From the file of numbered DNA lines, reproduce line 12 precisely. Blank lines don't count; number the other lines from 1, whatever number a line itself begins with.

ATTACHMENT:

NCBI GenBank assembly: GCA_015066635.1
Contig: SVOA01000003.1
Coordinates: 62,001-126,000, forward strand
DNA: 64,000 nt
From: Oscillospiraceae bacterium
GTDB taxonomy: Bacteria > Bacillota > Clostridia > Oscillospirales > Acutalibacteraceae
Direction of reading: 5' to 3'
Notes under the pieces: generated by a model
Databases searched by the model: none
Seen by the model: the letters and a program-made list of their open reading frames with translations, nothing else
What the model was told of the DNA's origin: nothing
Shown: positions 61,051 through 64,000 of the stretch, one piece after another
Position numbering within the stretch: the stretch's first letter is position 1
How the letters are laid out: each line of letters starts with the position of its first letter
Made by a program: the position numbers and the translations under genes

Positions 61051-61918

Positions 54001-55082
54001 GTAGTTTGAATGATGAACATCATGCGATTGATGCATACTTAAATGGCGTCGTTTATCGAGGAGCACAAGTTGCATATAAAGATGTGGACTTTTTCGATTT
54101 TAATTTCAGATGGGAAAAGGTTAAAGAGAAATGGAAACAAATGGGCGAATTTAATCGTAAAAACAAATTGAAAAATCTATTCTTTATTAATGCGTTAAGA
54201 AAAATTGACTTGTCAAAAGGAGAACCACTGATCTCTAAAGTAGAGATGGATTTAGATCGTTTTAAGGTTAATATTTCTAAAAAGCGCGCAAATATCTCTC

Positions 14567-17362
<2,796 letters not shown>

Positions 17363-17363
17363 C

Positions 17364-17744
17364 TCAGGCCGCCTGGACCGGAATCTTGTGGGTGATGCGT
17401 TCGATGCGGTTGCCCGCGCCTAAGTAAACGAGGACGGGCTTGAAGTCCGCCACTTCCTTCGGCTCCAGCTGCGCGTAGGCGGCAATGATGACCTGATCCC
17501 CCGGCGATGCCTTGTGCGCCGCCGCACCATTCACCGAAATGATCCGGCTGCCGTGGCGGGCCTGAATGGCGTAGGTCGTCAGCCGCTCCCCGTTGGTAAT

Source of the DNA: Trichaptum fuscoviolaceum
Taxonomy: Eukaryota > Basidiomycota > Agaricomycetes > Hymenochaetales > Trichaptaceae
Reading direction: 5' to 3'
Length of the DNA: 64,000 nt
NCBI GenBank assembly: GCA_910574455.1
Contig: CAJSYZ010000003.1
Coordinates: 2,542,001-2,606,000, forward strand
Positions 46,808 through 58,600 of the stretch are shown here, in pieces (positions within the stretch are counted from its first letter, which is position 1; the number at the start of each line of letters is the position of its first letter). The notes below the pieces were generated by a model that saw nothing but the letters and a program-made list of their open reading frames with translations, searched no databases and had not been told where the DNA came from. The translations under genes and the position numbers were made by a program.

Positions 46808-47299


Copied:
Shown: positions 61,051 through 64,000 of the stretch, one piece after another